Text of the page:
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Mon, Apr 12, 2010
The Straits Times
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No luck with women's gifts
by Teo Cheng Wee

I spent the last few weeks trying to look for a gift for a female colleague who was leaving the company.

It seems like an awful lot of time to spend on a present, but I'm always very stressed when shopping for women.

These anxieties probably stemmed from my first attempt at buying a present for a girl when I was in school.

Being young and not terribly bright at the time, I came up with the brilliant idea to buy this friend a year's subscription to Her World.

I mean, she likes Her World, I give her something she likes - ta da!

Cue applause.

Instead, when she heard the news, she gently grabbed my arm and took me to one side. Smiling weakly, she then gave me a look best described as a mix of amusement and pity.

It's the kind of look mothers give their toddlers when they scribble gibberish with a crayon and tell them that it means 'I love you, Mummy'.

'Her World. That's sweet,' she cooed. There was a pause. Then a deep breath.

'But really, don't buy me magazines. Please.'

Since then, every gift for a girl has been an exercise in hair-tearing. Functional stuff - the easiest kind to buy - are out.

Contrast this with men. Men actually like practical gifts. Like PlayStation 3.

If that's too expensive, you can always look at T-shirts. Men can never have enough T-shirts. Or football jerseys.

At the time when I was shopping for this female colleague, a birthday bash was coming up for a male friend.

'What should we get him ah?' I asked another male friend.

'I don't know man. A football jersey?' he suggested.

'How about a T-shirt?' I countered.

We decided to seek a third opinion.

'I'm giving him a hongbao,' said this fellow.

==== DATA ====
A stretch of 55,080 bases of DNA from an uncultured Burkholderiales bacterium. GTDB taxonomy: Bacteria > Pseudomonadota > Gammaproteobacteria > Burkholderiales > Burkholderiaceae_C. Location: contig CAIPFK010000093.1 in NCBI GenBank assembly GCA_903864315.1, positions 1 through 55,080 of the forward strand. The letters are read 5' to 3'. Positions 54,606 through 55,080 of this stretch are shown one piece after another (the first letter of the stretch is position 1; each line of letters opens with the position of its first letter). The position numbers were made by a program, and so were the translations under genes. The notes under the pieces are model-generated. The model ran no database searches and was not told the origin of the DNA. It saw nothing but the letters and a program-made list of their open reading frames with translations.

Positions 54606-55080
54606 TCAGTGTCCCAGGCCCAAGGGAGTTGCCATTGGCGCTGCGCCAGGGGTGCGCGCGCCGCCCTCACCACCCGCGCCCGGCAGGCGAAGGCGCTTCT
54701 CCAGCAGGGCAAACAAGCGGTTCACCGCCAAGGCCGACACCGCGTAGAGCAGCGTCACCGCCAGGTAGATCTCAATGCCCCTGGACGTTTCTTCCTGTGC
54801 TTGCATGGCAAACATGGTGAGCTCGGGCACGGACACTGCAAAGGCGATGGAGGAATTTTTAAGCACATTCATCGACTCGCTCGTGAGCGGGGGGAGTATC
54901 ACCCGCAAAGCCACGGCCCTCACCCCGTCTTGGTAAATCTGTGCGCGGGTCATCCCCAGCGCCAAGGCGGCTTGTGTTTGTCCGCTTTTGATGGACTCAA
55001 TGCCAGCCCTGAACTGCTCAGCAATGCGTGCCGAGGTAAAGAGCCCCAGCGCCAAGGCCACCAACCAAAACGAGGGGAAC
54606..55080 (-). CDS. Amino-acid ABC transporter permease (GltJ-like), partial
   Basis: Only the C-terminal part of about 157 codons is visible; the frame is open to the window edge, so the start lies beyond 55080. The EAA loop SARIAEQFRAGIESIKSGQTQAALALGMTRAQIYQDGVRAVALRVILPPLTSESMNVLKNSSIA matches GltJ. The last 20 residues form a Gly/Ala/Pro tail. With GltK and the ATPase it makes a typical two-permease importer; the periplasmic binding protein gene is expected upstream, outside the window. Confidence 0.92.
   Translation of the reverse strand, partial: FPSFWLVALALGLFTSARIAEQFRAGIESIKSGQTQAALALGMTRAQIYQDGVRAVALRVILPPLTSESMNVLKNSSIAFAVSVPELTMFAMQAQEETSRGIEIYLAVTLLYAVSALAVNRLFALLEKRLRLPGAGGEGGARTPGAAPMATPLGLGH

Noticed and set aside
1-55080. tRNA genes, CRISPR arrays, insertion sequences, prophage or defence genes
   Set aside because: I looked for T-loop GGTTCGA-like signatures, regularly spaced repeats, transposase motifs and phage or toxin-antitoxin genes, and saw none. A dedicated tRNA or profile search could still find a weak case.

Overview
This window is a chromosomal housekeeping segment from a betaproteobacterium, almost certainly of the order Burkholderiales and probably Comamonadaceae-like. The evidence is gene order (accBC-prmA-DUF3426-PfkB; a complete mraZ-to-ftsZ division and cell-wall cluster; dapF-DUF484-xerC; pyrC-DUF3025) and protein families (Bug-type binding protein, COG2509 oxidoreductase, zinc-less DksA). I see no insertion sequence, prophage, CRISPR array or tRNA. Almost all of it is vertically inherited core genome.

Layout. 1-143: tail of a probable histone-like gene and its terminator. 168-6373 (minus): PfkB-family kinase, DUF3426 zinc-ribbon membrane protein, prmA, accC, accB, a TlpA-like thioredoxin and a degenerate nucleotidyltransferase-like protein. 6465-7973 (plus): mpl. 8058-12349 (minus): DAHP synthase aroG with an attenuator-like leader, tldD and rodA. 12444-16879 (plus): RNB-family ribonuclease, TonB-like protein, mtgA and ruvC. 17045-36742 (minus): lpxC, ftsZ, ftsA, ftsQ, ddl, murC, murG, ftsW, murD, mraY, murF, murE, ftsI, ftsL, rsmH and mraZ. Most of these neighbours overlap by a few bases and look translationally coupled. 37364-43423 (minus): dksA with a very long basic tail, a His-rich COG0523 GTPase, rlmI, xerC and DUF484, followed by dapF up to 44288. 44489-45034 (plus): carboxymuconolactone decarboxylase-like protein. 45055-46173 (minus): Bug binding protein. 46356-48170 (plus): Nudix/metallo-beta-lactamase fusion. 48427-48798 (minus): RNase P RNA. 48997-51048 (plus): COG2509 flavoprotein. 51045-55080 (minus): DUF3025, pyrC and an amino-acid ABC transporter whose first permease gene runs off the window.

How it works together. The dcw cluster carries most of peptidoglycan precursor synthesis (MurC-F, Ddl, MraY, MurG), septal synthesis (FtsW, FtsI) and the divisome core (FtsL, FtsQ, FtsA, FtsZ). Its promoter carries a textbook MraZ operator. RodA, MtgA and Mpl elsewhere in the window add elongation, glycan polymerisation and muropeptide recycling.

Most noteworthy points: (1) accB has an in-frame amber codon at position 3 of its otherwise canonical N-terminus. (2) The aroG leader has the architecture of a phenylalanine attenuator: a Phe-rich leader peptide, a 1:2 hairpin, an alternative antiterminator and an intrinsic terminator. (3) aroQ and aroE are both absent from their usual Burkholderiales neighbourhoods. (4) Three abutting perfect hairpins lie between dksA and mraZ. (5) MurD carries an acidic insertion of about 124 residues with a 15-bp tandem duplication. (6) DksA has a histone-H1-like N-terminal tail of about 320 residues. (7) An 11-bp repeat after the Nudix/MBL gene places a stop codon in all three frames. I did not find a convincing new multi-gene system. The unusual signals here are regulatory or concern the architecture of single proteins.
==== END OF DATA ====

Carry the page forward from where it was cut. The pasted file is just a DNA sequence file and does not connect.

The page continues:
I scoffed. No sincerity.

I finally decided to go straight to the birthday boy. Don't be shy in dropping hints, I quipped.

'Hongbao, thanks.'

Total time taken to settle this guy's birthday present: 20 minutes.

Guys honestly don't care. I can speak from experience. I'm surprised anyone even remembers my birthday.

So a gift is a gift is a gift. It's something you are getting only because you were, wow, born 30 years ago.

When that's the only reason free things are thrown my way, anything above $20 will make me happy.

Women like free things too, I'm sure. But they already have so many things. Anything you buy them is bound to be already in their wardrobe or closet somewhere - except less nice. And in a colour they don't really like.

It's made extra stressful because many of my female friends also see gifts as an ode to friendship. (Wow, you remembered that three months ago I said I needed a bracelet to match my purple dress. You are indeed a true friend. This other person wanted to buy me magazines - what the heck?)

So it's not a matter of men knowing men's needs better and women for women. To get a good gift, anyone - guy or girl - has to observe and listen really hard.

But when it comes to truly great gifts, I believe in fate (that's what you say when you don't have the energy to stalk your female friends).

Seriously though, nothing looks good enough when you're looking hard for it. Great gifts sometimes just come your way.

I feel I've only ever bought one truly outstanding gift for a girl before - a woven cloth chicken from Chiang Mai, which I spotted while I was casually browsing at a night market there a few years ago.

I know it doesn't sound like much. But this chicken is really rather cute - a plump, brown hen that comes with its own little chicks that can be tucked into pockets sewn on its side (I never said it looked like a real chicken).

I had a colleague who had a taste for quirky items like that, and I just knew I had to get it for her, even though there was no occasion for it.

The sheer glee on her face when she saw it was vindication enough.

As for this departing colleague of mine, I eventually settled for a Hello Kitty Convenience Store toy that I found at a mall. I know she loves Hello Kitty, but I was worried she would have this already, and 20 other superior versions.

After she opened the present, she texted me: 'Yay! Thanks! I can never have too much Hello Kitty.'

I'll never know whether she was just being nice or if she genuinely loves it.

But no pulling me to one side? No mixed look of sympathy and pity?

Good enough for me.

This article was first published in The Sunday Times.

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